Last Updated: Wed Apr 27, 2011 08:27 am (KSA) 05:27 am (GMT)

Influential blogger says more Egyptian support needed for Tunisia revolution

Egyptian protesters carries both the Egyptian and Tunisian national flags during the January 25 revolution. (File photo)
Egyptian protesters carries both the Egyptian and Tunisian national flags during the January 25 revolution. (File photo)

While the Tunisian Revolution that ousted the 23-year-old regime of Zein el-Abedin Ben Ali constituted the major inspiration for Egypt’s January 25 Revolution that ousted the three-decade rule of Hosni Mubarak, Tunisians complain that Egypt has not given their revolution enough credit and has not provided it with all the support needed to thrive and capitalize on its demands.

Its Egyptian counterpart they argue also overshadowed the Tunisian revolution.

Several bloggers and Facebook users expressed the disappointment of Tunisians in the way Egyptians dealt with their revolution and the fact their enthusiasm for the Tunisian revolution has remarkably dwindled following the success of the January 25 Revolution.

“To begin with, I would like to ask Egyptians bloggers how many blogs they wrote about the Tunisian revolution after January 25,” wrote owner of the blog Tunisian and Proud.

According to the blogger, Egyptians used to cite the success of Tunisian revolution all the time in order to instigate protestors into taking a similar action in order to oust the regime.

“At that time, Tunisians gave Egyptians all the support they needed to start their revolution. We told them how to access blocked websites and offered advice on ways to minimize the effect of tear gas,” the blogger said.

However, he added, after the Egyptian revolution started yielding fruit in a way that promised an imminent realization of the protestors’ demands, all media outlets became focused on Egypt only and the nascent Tunisian revolution receded to the background.

“Even the Sidi Bouzid hash tag on Twitter started reporting news from Tahrir Square,” the blogger said.

The Tunisian and Proud blogger pleaded with readers not to misunderstand his post as a request from Egyptians to be obliged to Tunisians. He stressed that Tunisians had done what they viewed as their duty toward the Egyptian revolution, and that they were elated at every step Egyptians made toward acquiring their freedom.

However, he pointed out, Tunisians expected more support from Egyptians.

“Egyptians might say that the Tunisian revolution has already achieved it goals and therefore is not in need of such support, but I have to admit that this is a lame excuse,” the blogger said.

The writer said that had Egyptians been following the progress of the Tunisian revolution, they would have realized it was still incomplete for many reasons. First, the former president has not been tried; and second, members of old regime are now forming new parties after the ruling party was disbanded.

Third, he added, the new election law gives precedence to parties over independent candidates; and fourth, the dismissal of the reformist interior minister and the appointment of one from the former president’s clique brought back police brutality.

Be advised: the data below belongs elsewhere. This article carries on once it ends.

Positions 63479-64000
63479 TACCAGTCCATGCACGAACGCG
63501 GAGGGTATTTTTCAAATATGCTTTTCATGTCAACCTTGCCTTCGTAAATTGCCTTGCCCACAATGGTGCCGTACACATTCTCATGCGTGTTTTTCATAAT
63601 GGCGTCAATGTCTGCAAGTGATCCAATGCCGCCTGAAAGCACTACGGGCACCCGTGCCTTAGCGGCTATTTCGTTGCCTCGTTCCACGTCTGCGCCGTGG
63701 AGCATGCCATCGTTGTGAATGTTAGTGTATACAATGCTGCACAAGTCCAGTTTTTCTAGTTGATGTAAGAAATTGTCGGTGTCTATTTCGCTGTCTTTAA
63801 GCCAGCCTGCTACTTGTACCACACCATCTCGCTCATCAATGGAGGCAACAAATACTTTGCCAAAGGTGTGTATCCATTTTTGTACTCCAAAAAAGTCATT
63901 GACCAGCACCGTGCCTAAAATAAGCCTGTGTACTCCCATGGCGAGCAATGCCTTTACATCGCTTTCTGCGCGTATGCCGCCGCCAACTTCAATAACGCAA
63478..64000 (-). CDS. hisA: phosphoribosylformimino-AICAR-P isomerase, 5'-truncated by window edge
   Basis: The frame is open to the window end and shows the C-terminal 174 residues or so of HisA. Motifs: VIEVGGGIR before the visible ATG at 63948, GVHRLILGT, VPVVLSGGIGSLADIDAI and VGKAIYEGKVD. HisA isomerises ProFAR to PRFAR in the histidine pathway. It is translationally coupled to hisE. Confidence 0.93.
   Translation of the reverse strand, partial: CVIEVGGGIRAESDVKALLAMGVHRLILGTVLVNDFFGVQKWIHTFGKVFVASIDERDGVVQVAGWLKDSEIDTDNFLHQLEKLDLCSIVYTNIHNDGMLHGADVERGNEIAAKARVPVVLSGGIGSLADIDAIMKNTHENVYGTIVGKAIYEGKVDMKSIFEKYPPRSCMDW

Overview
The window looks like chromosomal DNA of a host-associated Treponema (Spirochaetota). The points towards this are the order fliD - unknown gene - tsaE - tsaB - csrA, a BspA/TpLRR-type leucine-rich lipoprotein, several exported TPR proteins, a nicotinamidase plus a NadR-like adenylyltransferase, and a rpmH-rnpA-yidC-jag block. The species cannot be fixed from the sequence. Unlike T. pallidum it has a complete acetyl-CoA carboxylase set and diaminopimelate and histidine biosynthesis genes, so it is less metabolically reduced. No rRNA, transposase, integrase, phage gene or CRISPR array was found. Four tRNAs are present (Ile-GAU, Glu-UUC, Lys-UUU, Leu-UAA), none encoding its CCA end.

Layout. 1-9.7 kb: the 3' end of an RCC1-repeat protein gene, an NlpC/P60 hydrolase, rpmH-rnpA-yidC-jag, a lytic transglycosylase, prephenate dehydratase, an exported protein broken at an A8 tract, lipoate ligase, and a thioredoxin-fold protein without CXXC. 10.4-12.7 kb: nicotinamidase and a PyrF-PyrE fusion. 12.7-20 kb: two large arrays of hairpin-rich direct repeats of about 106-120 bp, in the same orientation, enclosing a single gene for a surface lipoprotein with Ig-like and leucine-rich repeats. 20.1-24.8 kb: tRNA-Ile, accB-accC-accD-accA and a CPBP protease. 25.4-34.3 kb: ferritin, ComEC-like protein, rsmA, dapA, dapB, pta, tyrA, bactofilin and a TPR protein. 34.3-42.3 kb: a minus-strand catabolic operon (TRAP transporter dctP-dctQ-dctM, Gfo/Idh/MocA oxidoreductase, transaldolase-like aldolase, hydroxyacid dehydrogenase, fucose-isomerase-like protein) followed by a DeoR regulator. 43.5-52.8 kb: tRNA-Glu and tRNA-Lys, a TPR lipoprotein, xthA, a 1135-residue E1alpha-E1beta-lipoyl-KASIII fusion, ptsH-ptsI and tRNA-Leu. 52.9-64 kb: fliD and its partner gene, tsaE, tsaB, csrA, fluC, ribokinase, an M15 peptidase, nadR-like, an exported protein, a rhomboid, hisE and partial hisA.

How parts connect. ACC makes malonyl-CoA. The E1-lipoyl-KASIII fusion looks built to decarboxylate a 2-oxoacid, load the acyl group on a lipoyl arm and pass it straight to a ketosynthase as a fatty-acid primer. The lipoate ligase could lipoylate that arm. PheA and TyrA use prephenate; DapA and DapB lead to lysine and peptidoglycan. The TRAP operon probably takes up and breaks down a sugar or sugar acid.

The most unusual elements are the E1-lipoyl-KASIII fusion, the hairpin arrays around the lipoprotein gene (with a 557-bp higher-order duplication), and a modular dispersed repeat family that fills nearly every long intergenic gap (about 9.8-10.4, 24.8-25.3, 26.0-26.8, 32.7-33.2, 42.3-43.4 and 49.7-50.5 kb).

“Fifth, no measures have been taken against the snipers responsible for the death of more than 200 civilians during the protests; and sixth, involving Tunisians in the futile arguments between Islamists and secularists in order to distract them from following up on the demands of the revolution,” he said.

The blogger ends his post with calling upon Egyptians, together with all Arabs, to give their full support to the Tunisian revolution and treat it as if it had not succeeded.

“We need all the support you can offer so please keep it coming whether through politics or the media,” he said.

The Tunisian and Proud post got an impressive response from a wide variety of Egyptian bloggers and Internet users. They all stressed that Egyptians have never lost interest in the Tunisian revolution and will never stop supporting it.

“People of Tunisia, rest assured that you and your revolution are important for all Egyptians because you deserve respect and will always be appreciated,” said one comment on the post.

Another comment said that Egyptians have never forgotten the support Tunisians gave them during their revolution and that they will do all they can to support them.

A third wrote, “May God be with you. We want to support all our brothers in Tunisia and other Arab countries.”

“We will never forget that you are the ones who made the idea of ousting a dictator possible for us,” said another comment.

The writer of the last comment added that perseverance is what makes revolutions successful and that hadn’t it been for the insistence of Egyptians, the former president would not have been on the verge of trial.

In order to make their revolution complete, he advised Tunisians to get hold of the former regime’s most critical institutions like Egyptians did when they stormed into State Security buildings and when they staged another revolution against misleading media.

“In Egypt, we believe that staging half a revolution is similar to digging your own grave. Keep this in mind and very soon your revolution will be complete,” the post said.

(Sonia Farid of Al Arabiya translated this article from Arabic. She can be reached at:

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